Let your law degree take you into the boardroom

Let your law degree take you into the boardroom

Use your legal knowledge in a job which sits at the heart of an organisation with boardroom responsibility, is jam-packed with variety and a competitive salary to boot. Consider a career in governance as a company secretary. Hawys Boobier, freelance writer and editor,  finds out more about this unique and exciting role and how you can experience it.

Company secretaries fulfil a crucial role at the top of an organisation, advising directors on governance – the system that enables management and the board to deal more effectively with the challenges of running an organisation. It is a responsible, varied and influential role, and one which is only growing in importance. They are valued strategic advisers with in-depth knowledge of law, taxation, finance and management. They give independent, impartial advice and guidance to directors, shareholders and trustees as well as other key decision makers across the private, public and not-for-profit sectors. They support and advise the boards of organisations on their duties and responsibilities, as well as any changes and developments in the laws affecting the operations of the organisation and ensure that the organisation complies with regulatory standards. In an increasingly regulated world, it goes without saying that this is no mean feat.

To say that the role of a company secretary is broad would be an understatement. Typical responsibilities can range from organising the AGM to collating a company’s annual report from stakeholders across the business. While there is undoubtedly an administrative element to the role, particularly when you start, as the primary governance professional in an organisation, company secretaries do far more than simply record the minutes of meetings, issue notices and file statutory documents. “No two days are the same”, says Samira Chambas, Company Secretarial Assistant at Aviva Secretariat. “My day could involve a variety of tasks, including drafting and uploading papers for board meetings, attending and minuting meetings, preparing and submitting RNS stock market announcements, performing board effectiveness reviews, as well as notifying Companies House, the Financial Conduct Authority and other relevant regulatory bodies on company changes such as share capital increases/decreases, director appointments or resignations and dissolutions or liquidations. There is also quite a lot of research involved in the role of company secretary, such as reviewing the impact of government policy and publications and making sure that the board and the company as a whole adheres to the highest legal governance standards.”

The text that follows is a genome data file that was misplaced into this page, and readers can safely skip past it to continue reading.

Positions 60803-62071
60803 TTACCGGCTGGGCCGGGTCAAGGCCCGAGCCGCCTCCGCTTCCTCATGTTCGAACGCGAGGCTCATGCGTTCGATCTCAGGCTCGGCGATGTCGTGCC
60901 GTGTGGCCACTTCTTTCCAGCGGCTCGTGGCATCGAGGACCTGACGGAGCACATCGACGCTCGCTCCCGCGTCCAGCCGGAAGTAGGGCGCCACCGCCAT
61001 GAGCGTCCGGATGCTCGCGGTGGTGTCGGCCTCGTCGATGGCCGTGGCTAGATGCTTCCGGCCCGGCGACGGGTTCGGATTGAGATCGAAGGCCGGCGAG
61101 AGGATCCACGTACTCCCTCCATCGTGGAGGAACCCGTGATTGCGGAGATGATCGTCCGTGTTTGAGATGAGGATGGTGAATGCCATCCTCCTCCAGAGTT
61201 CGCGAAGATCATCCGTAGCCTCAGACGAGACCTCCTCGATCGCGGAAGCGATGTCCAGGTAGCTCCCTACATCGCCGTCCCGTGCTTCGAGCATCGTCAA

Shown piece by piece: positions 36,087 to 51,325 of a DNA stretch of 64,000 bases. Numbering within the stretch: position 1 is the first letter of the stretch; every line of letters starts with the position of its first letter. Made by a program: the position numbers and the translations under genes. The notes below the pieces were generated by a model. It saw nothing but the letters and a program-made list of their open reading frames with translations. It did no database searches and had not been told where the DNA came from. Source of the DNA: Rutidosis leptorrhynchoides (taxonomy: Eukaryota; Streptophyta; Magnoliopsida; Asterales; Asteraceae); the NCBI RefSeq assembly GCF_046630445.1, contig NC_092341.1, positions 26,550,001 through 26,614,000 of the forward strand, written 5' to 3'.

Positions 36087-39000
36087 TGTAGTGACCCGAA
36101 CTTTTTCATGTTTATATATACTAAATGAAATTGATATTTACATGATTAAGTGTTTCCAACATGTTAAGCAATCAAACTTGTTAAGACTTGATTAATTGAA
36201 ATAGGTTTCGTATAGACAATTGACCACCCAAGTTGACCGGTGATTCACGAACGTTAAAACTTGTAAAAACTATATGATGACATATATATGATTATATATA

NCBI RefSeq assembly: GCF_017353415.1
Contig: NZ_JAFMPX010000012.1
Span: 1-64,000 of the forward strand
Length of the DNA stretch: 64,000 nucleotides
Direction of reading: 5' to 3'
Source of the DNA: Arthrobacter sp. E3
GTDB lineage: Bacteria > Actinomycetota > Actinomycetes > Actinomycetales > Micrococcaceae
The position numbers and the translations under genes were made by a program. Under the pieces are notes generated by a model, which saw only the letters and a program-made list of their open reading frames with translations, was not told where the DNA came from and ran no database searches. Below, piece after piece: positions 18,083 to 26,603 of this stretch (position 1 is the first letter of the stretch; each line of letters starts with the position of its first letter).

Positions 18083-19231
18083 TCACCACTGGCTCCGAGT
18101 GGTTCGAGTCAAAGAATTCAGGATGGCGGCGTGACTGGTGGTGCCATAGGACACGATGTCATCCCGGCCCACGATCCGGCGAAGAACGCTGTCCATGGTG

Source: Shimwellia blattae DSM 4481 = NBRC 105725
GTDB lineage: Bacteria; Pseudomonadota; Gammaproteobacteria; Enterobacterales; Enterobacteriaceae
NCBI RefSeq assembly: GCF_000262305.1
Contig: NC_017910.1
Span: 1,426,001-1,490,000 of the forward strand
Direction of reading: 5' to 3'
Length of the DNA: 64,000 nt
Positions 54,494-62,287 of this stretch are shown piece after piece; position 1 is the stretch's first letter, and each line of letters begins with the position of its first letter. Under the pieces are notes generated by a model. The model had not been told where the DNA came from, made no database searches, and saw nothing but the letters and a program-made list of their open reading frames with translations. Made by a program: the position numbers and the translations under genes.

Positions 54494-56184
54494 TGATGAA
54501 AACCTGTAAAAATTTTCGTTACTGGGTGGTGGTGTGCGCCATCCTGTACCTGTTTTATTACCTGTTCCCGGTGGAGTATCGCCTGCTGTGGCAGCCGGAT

The eyes, ears and conscience of an organisation

Company secretaries are the eyes and ears of an organisation, ensuring that crucial information flows securely to the correct people, that board meetings are effective and that proper records are kept. Working in such close proximity to the board of directors inevitably means being privy to some of the most important decisions made within an organisation. “When I worked in professional services, I had close contact with the board,” says Samira. “In a listed company, a lot goes through the deputy company secretary or the general counsel, but I do get to work closely with the board on some things. Being privy to important information by being the first point of contact when the company wants to set up an insider, confidentiality or project list, makes the role feel really important. You have to know what is going on and you have to be confidential”.

Company secretaries gain an insight into the many different areas within a business, making them all-seeing, all-knowing and consequently extremely valued. They become an integral cog, to such an extent that company secretaries are often referred to as ‘the conscience of an organisation’.